well you quoted a book called "the processing of nontraditional foods" that apparently addresses the processing of soybeans. So I commented on the title of that book, since it is ridiculous to call soybeans "nontraditional foods"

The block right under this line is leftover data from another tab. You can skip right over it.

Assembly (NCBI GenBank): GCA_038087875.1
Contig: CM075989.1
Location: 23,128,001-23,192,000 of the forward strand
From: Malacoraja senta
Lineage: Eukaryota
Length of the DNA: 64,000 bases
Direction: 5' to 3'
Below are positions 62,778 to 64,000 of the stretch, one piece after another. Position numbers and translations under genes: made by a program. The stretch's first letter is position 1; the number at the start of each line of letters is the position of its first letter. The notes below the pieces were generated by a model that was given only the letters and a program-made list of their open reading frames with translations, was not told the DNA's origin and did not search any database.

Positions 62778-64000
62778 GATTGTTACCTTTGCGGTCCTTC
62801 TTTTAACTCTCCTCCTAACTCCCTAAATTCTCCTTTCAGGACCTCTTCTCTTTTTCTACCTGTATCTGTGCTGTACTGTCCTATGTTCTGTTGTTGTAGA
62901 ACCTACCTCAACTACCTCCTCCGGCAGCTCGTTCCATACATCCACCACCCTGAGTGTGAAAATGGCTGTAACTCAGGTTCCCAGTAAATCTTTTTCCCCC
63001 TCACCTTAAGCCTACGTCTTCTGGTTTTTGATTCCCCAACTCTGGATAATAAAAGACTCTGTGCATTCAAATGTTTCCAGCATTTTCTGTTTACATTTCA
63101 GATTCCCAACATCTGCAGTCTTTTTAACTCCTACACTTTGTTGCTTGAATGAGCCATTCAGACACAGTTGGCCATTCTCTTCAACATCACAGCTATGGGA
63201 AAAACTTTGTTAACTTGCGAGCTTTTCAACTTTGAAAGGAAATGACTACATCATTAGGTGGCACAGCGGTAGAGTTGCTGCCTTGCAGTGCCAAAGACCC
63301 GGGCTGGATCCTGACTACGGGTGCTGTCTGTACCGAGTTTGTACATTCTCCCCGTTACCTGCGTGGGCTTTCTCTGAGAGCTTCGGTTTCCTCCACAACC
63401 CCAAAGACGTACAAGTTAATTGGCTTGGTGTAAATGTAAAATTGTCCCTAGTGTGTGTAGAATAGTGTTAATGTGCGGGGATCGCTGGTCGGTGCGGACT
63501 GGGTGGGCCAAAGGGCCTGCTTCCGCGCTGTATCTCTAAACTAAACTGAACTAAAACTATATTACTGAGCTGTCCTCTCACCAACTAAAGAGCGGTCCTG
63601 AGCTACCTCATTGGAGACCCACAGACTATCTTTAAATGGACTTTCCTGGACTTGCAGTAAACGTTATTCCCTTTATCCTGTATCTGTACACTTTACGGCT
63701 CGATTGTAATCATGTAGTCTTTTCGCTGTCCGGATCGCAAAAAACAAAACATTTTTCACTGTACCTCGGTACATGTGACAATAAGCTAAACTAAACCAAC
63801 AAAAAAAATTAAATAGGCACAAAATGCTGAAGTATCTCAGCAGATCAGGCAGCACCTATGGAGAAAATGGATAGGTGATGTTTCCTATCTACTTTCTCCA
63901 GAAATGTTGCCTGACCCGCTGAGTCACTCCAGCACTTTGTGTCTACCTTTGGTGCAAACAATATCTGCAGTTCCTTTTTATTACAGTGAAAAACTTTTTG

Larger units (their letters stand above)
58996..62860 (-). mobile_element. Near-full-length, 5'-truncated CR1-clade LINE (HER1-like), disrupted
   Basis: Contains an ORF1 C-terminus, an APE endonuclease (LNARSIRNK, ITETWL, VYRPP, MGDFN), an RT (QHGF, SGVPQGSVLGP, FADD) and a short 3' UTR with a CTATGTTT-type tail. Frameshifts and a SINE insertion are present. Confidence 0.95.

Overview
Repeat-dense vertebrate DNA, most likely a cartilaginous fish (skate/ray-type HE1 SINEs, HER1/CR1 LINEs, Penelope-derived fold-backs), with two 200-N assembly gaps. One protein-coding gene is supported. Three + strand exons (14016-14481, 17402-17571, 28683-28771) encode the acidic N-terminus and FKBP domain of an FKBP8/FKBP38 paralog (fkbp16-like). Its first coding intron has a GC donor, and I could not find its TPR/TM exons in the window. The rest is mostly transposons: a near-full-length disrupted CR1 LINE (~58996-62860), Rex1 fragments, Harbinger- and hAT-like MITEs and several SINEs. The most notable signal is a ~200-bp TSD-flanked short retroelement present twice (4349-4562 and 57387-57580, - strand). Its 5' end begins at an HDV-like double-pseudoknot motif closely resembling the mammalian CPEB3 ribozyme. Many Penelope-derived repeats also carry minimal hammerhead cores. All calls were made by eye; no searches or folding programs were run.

As for the rest of it, I am paraphrasing (and parodying) all of the other allegations that various people have made on this thread.
I was also addressing the notion that you have raised repeatedly that soybeans have to be "extensively" process in order to become edible. That is simply not true. As the centuries long tradition of eating edamame demonstrates